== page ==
However, in principle, these arguments about whether people tend to feel more positively about their neighbors (tribe, country, etc) are a bit of a red herring. If I understand your argument correctly, you are saying that people should care more about their neighbors (fellow tribespeople, etc.) than other people. Again, why? Why is it more honorable to be patriotic?

    Comment by Dianne — June 19, 2006 @ 8:32 pm | Reply

  17. Two, as a citizen of the US, I have a better right to attempt to change laws and social standards in the US than in India.

    Why? In one case, 99.99999967% of the people who will get/have to live with the consequences of that change aren’t you, and in another case, 100% aren’t. Does it really make that much difference?

    That said, I’m with Ampersand on this one. I don’t care about Americans I don’t know any more than I care about Indians I don’t know. Insofar as I’m more concerned with change (the good kind, not the lefty kind) in the US than with change abroad, it’s because I care more about myself and the people I do know (some of them, anyway) than I do about people I don’t know.

    Comment by Brandon Berg — June 19, 2006 @ 9:14 pm | Reply

  18. Why is it more honorable to be patriotic?

    Amp complains that my reasoning is too pragmatic, but that’s where I come down, I’m afraid.

    It’s more honorable to be patriotic because countries where people aren’t go down the tubes. If the unique institutions of American life don’t stir you to loyalty on some level, then those institutions will be easily taken away from you.

    Comment by Robert — June 19, 2006 @ 10:26 pm | Reply

  19. It’s more honorable to be patriotic because countries where people aren’t go down the tubes.

    This may end up being one of these arguments about terms, in which case it’s probably hopeless, but I’m not sure how honor comes into it if the argument for patriotism is essentially one of self-interest: if you aren’t patriotic then your country might fail. Since this would be something between a nuisance and a tragedy for most anyone in any given country, it is a reasonable argument for patriotism, but I’m still not sure where the question of honor comes in. (I suppose one could claim that patriotism involves a limited form of altruism, and a possible sacrifice of personal interests for national interests, but if you’re going to go there why not go all the way and be interested in the interests of all humanity or the world or whatever?)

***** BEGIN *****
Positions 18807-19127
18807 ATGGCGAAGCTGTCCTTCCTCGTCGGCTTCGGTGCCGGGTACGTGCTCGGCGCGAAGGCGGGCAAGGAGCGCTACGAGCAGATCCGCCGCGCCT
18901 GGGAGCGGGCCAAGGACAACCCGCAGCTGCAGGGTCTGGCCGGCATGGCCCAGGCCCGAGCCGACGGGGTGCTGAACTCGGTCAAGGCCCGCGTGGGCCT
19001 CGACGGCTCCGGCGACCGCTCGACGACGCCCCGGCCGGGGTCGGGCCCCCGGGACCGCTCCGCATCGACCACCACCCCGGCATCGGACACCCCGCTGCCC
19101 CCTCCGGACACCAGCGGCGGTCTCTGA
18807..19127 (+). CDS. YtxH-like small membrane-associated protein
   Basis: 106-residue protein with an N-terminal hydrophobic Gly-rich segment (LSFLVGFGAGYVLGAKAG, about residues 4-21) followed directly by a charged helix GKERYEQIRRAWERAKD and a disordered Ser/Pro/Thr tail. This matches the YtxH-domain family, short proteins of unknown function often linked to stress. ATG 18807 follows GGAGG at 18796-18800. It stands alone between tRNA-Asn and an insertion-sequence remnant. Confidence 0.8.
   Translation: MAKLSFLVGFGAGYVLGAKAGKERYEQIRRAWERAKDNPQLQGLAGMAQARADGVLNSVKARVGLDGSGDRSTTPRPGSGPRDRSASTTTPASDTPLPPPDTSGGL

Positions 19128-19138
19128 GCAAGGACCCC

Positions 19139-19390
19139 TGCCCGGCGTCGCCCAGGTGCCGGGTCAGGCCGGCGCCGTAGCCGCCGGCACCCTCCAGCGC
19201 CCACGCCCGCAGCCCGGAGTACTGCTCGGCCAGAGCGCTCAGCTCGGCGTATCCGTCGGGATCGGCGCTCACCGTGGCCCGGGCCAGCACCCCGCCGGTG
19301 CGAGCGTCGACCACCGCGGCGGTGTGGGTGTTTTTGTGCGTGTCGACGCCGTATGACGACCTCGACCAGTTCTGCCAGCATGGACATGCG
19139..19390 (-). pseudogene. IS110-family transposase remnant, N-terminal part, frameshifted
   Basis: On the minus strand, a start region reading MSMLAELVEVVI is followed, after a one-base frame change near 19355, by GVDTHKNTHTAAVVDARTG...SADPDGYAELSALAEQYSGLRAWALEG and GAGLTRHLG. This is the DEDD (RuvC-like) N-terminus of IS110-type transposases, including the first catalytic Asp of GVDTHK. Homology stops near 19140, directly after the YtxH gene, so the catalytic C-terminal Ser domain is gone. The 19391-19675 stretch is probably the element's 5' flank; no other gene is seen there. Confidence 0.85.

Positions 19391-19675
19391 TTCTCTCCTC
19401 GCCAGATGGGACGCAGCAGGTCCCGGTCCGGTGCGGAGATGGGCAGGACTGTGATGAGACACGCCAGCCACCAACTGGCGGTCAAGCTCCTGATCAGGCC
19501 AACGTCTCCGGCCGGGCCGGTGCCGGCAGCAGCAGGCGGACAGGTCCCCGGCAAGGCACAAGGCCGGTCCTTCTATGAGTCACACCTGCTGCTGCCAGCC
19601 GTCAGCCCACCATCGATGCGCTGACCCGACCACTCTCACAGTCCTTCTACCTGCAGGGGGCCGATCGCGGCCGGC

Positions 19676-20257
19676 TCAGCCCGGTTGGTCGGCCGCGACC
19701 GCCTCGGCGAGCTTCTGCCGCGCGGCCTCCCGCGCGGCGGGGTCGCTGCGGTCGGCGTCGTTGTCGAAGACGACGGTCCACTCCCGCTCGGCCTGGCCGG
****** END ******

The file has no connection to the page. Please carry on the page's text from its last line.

If the unique institutions of American life don’t stir you to loyalty on some level, then those institutions will be easily taken away from you.

    One can feel quite strongly about the institutions without feeling particularly strongly about the country. Truthfully, I’m much more attached to the Constitution, particularly the Bill of Rights (except maybe the second amendment) than the US per se. So, if, for example, the US underwent a schism and separated into “redland” and “blueland”, I’d move to (or stay in) the one that continued to guarentee the most civil rights, even if it turned out to be the one that didn’t keep the name USA. (Incidently, which institutions are unique to the US?)

    Comment by Dianne — June 20, 2006 @ 1:37 pm | Reply

  20. “Honor” was a bad word choice; I should have selected a different term. “Pragmatically survivable”, how’s that.

    All of our institutions are unique to our country. Institutions aren’t a set of formal rules, articulated and generalizable to any other nation; they emerge organically from the rules, the personalities of the people partaking in them, their history, the culture and traditions they are surrounded by, etc.

    Comment by Robert — June 20, 2006 @ 2:40 pm | Reply

  21. Amp complains that my reasoning is too pragmatic, but that’s where I come down, I’m afraid.

    It’s more honorable to be patriotic because countries where people aren’t go down the tubes. If the unique institutions of American life don’t stir you to loyalty on some level, then those institutions will be easily taken away from you.

    Just to be clear, are you saying that people should be loyal to their nation (regardless of the qualities of the nation)? Or are you saying that people should be loyal to American institutions (even if they are not Americans)?

    This is a timely discussion as we approach the Fourth of July, the day the US celebrates a gang of people who jointly declared their betrayal of their country in order to form a new one.

    After all, perhaps we should all value the lives, healths, whatever of people all over the world just as much as we value those of people born in this country.

    It would be nice if we could.

    However, it isn’t biologically possible. We’re not built that way.

    Not biologically possible? Yet if we love only those who love us, what merit is there in that? Surely the Taliban do as much. And if we do good only to those who are good to us, what merit is there in that? Surely members of al Quida do as much.